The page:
What started as a campus tree census and a smartphone app called “WCUTrees” has now led to Western Carolina University being honored with 2018 Tree Campus USA recognition.
Tree Campus USA, an Arbor Day Foundation program, honors colleges and universities and their leaders for promoting healthy trees and engaging students and staff in the spirit of conservation.
To be designated as Tree Campus USA, WCU had to meet five core standards – maintaining a tree advisory committee, a tree-care plan, dedicated annual expenditures for its tree program, an Arbor Day observance and student service-learning project. A total of 364 campuses across the country have received Tree Campus USA designation.
“The recognition is always a nice pat on the back for years of hard work by our grounds crew,” said WCU chief sustainability officer Lauren Bishop.” We also realized value when we went through the process of meeting the required standards, much of which we were already doing, and documenting these efforts. There are the obvious programming and educational benefits to the campus community, along with planning and operational gains. Tracking our tree data and formalizing our standards for tree selection, care, planting, maintenance, etc., allows us to better manage this important natural asset.”
WCU’s honor stems from a collaborative effort involving students in natural resources and conservation management, environmental science, computer information systems and graphic design, with the guidance of faculty and the assistance of an alumnus. The project was spearheaded by NRCM associate professor Diane Styers.
“The Tree Campus USA program helps colleges and universities establish and sustain healthy community forests,” Styers said. “Trees benefit our environment by providing us services like shade and clean air. Our campus can benefit from trees through savings on energy costs, and we can help reduce carbon dioxide in the atmosphere. It is an honor to be listed among the other “green” campuses across the country and something that everyone in our community can be proud of.”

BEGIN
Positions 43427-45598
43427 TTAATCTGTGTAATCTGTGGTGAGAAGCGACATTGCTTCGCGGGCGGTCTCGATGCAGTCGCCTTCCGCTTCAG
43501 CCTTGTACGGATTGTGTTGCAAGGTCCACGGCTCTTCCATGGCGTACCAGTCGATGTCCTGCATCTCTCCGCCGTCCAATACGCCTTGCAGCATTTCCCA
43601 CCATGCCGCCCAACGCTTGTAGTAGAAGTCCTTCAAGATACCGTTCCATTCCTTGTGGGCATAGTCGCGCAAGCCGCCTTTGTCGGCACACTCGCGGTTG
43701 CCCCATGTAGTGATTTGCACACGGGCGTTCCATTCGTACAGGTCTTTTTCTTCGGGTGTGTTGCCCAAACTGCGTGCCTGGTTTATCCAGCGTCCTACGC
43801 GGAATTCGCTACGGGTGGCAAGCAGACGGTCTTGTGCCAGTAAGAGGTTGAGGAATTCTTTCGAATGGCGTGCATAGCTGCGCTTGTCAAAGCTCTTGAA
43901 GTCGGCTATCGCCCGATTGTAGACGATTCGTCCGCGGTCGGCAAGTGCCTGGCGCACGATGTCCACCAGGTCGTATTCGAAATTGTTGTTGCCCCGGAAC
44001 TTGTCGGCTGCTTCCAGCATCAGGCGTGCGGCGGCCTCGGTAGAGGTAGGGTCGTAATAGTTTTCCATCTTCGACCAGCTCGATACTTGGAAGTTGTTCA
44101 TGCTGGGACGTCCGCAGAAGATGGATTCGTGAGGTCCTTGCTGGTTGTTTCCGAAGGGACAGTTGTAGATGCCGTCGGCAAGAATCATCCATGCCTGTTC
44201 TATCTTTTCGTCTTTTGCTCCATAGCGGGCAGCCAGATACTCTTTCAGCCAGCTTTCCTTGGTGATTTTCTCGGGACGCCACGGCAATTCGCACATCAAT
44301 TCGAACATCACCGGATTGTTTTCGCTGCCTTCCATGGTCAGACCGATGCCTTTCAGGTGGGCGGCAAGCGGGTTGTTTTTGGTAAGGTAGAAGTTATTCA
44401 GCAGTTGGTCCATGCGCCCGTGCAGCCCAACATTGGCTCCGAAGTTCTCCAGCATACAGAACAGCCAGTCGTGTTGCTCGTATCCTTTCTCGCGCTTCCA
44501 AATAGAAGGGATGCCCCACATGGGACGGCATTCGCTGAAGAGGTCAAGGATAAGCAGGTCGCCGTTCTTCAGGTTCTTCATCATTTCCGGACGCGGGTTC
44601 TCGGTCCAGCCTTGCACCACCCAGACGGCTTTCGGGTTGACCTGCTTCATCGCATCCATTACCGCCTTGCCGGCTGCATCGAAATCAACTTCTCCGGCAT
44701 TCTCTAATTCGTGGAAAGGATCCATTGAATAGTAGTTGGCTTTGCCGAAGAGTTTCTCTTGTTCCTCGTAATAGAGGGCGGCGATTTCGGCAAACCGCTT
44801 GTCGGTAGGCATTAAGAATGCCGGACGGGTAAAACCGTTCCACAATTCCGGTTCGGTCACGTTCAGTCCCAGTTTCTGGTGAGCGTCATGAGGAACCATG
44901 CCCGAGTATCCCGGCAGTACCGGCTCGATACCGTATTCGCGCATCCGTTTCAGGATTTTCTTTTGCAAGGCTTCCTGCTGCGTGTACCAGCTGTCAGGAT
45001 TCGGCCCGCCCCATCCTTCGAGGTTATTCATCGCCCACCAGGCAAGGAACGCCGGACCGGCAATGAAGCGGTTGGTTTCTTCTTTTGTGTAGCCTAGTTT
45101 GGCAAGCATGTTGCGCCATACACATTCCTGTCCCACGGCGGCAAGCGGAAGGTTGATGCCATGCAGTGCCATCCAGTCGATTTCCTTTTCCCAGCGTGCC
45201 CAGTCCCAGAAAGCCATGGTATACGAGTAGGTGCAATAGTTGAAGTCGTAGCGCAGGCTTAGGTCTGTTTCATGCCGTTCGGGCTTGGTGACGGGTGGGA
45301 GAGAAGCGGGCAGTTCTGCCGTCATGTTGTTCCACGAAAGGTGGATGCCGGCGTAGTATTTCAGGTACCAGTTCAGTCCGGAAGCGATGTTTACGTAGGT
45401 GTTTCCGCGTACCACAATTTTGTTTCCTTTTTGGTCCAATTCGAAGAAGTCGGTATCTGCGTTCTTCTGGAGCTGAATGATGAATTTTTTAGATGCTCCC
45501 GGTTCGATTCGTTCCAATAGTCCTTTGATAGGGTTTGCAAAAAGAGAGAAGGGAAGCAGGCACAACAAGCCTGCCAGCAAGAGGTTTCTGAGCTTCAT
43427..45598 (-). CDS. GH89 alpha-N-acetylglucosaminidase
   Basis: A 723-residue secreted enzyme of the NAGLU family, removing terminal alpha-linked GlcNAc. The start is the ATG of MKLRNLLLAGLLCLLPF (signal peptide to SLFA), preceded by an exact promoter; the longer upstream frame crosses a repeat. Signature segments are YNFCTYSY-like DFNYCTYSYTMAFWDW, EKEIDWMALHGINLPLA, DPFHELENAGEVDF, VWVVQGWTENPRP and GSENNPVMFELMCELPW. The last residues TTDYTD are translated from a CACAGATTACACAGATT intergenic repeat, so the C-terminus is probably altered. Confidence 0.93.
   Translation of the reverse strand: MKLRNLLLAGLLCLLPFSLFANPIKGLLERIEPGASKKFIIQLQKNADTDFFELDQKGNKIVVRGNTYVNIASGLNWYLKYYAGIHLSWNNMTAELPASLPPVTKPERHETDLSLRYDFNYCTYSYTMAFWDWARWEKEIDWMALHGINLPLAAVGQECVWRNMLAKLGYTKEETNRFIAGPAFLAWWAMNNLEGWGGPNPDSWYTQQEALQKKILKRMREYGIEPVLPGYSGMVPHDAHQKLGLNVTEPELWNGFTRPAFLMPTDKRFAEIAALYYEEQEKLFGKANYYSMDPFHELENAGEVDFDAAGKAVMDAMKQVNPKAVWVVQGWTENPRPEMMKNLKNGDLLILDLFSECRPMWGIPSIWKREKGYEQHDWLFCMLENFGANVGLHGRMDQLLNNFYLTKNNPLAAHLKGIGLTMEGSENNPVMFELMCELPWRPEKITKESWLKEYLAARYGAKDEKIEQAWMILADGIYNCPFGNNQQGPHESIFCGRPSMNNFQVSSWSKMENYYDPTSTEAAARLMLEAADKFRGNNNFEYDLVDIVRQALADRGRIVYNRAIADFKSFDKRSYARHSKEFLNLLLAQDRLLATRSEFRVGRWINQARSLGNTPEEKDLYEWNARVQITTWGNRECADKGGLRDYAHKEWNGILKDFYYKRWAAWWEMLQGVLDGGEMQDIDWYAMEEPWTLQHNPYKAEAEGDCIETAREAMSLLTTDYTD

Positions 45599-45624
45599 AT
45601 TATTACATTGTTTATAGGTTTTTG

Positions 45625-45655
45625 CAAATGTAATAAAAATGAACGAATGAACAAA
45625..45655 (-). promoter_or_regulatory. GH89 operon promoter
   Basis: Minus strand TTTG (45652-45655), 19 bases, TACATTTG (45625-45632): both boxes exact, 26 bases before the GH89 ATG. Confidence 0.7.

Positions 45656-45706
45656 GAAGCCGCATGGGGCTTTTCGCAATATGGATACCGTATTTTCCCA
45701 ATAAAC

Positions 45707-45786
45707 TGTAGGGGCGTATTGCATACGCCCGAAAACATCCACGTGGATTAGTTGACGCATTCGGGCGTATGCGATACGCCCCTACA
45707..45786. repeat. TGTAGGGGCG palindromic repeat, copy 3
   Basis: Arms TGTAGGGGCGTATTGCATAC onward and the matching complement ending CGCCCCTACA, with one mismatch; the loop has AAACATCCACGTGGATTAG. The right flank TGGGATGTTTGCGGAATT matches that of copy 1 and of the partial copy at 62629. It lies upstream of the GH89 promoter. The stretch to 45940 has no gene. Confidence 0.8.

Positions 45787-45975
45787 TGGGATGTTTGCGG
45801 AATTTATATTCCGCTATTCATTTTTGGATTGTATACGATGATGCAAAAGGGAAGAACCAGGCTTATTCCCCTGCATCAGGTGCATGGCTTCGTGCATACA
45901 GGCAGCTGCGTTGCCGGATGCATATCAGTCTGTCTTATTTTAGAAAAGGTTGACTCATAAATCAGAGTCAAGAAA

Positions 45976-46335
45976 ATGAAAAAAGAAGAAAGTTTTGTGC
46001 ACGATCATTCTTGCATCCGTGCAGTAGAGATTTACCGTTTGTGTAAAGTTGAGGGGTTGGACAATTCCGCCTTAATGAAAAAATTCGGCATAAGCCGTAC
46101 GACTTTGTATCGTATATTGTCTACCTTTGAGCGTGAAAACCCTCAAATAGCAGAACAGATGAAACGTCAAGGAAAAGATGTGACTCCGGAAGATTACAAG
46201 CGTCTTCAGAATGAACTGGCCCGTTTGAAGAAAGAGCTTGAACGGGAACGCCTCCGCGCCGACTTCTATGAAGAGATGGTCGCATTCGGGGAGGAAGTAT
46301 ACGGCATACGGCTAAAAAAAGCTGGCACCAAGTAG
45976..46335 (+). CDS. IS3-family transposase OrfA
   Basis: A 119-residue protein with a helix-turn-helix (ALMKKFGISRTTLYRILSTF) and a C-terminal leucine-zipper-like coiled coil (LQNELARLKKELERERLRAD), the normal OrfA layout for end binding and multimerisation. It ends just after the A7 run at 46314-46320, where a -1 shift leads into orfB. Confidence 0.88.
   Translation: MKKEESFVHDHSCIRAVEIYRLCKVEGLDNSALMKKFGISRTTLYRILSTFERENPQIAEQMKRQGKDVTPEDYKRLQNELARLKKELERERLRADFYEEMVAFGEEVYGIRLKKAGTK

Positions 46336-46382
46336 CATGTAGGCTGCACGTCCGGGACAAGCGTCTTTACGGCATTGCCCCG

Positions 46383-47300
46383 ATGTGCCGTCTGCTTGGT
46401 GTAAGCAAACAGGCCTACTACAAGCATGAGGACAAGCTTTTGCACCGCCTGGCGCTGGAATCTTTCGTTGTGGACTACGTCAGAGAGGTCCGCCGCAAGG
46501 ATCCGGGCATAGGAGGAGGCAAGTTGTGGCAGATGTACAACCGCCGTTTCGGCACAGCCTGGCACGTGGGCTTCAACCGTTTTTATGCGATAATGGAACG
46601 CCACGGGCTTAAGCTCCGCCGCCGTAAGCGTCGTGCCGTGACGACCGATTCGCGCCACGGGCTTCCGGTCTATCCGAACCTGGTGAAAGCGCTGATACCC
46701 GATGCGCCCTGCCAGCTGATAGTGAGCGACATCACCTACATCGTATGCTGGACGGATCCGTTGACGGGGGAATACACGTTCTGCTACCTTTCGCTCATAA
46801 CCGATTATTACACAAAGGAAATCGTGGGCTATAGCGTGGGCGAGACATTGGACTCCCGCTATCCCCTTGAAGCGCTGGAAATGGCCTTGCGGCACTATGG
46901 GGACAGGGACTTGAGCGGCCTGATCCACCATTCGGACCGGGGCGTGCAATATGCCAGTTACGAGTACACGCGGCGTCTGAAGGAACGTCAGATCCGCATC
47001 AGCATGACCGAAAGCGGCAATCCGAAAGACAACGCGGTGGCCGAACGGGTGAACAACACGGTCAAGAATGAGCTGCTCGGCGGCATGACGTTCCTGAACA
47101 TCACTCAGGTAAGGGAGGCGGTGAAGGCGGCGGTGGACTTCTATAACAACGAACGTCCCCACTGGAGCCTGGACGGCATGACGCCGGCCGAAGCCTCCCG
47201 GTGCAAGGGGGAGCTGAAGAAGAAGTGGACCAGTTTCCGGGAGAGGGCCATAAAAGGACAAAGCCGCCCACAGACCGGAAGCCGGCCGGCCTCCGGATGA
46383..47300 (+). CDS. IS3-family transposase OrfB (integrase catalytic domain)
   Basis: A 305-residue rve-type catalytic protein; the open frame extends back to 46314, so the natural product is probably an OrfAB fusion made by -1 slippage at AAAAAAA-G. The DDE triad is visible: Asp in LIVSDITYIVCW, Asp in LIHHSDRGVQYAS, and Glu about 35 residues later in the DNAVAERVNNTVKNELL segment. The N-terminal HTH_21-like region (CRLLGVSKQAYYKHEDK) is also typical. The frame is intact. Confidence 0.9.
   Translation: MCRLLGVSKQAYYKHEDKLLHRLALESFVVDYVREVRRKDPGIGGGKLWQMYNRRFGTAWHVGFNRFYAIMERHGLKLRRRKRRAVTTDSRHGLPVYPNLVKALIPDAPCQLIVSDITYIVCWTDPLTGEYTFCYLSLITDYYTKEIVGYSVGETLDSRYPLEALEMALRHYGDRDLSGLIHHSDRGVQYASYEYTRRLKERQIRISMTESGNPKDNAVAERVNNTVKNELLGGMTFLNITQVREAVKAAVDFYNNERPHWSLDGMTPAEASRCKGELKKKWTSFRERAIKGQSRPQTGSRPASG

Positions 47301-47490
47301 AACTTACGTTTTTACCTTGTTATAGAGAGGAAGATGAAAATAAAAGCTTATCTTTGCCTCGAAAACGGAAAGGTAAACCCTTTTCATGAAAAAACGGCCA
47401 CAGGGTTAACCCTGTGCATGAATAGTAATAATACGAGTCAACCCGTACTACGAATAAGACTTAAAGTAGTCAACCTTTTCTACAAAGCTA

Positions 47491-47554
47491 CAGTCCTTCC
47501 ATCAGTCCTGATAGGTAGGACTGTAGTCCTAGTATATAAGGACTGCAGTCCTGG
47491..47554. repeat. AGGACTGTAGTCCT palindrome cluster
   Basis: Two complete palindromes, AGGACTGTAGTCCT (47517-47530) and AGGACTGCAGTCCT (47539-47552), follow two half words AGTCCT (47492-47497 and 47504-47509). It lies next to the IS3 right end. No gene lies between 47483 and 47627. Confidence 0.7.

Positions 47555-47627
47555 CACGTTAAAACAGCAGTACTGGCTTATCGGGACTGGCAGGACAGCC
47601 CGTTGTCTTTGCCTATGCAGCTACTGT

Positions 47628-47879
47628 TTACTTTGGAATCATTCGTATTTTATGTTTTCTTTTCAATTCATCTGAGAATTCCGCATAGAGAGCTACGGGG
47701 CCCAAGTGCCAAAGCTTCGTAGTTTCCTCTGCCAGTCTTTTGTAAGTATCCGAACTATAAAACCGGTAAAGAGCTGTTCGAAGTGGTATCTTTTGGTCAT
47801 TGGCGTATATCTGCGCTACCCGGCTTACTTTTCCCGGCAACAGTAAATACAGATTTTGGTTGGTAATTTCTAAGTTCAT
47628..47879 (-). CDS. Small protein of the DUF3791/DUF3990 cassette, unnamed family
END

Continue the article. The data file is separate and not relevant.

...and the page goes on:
The project began in the fall of 2016 when students used software to identify campus trees and place them on a map, excluding the densely forested areas of campus. From there, mature trees with a diameter greater than nine inches were measured, as well as unique species.
In the fall of 2017, the tree point file and the information that was collected was merged into a geographic information system. Meanwhile, initial work on the app was done by CIS professor Dan Clapper’s students before alumnus Chris Ward, a software engineer in Raleigh, took over. The WCUTrees app is now available in the Google Play Store and in Apple’s iTunes.
Last fall, NCRM students Andrew Myers, Candice Moreau, Jeremy Brendle and Joey Borders measured trees between 2 and 9 inches in diameter, as well as collected the heights of trees, to add to the app. In all, 1,225 mature trees were mapped with 89 unique species represented. The average size is 18.7 inches in diameter.
The project was funded by WCU’s Sustainable Energy Initiative and the North Carolina Forest Service’s Urban and Community Forestry Grant Program. The app also has been used by facilities management’s ground maintenance to record maintenance activities like pruning and pesticide application. The Office of Sustainability can use it to calculate the ecosystem services that campus trees provide, like carbon capture and sequestration, pollution absorption and shading for energy cost savings.
“I see this app to be an extremely beneficial tool for myself and the campus arborist to utilize in tracking the care needs of the trees on our campus,” said grounds superintendent Roger Turk. “We will be able to impute what horticultural and arboricultural tasks have been performed for a specific tree and when it was carried out. It will also allow us to document any issues or concerns that we may need to monitor with a particular tree and to be proactive in its care to insure we are providing the necessary care to help enhance the life of the tree.
“The work that Diane Styers and her students have put into doing all the in-the-field, hands-on work required to make this app a reality is amazing. It’s a tool that the grounds department did not have the resources to create and we are fortunate that we will be able to utilize it from this time forward in our campus tree care program.”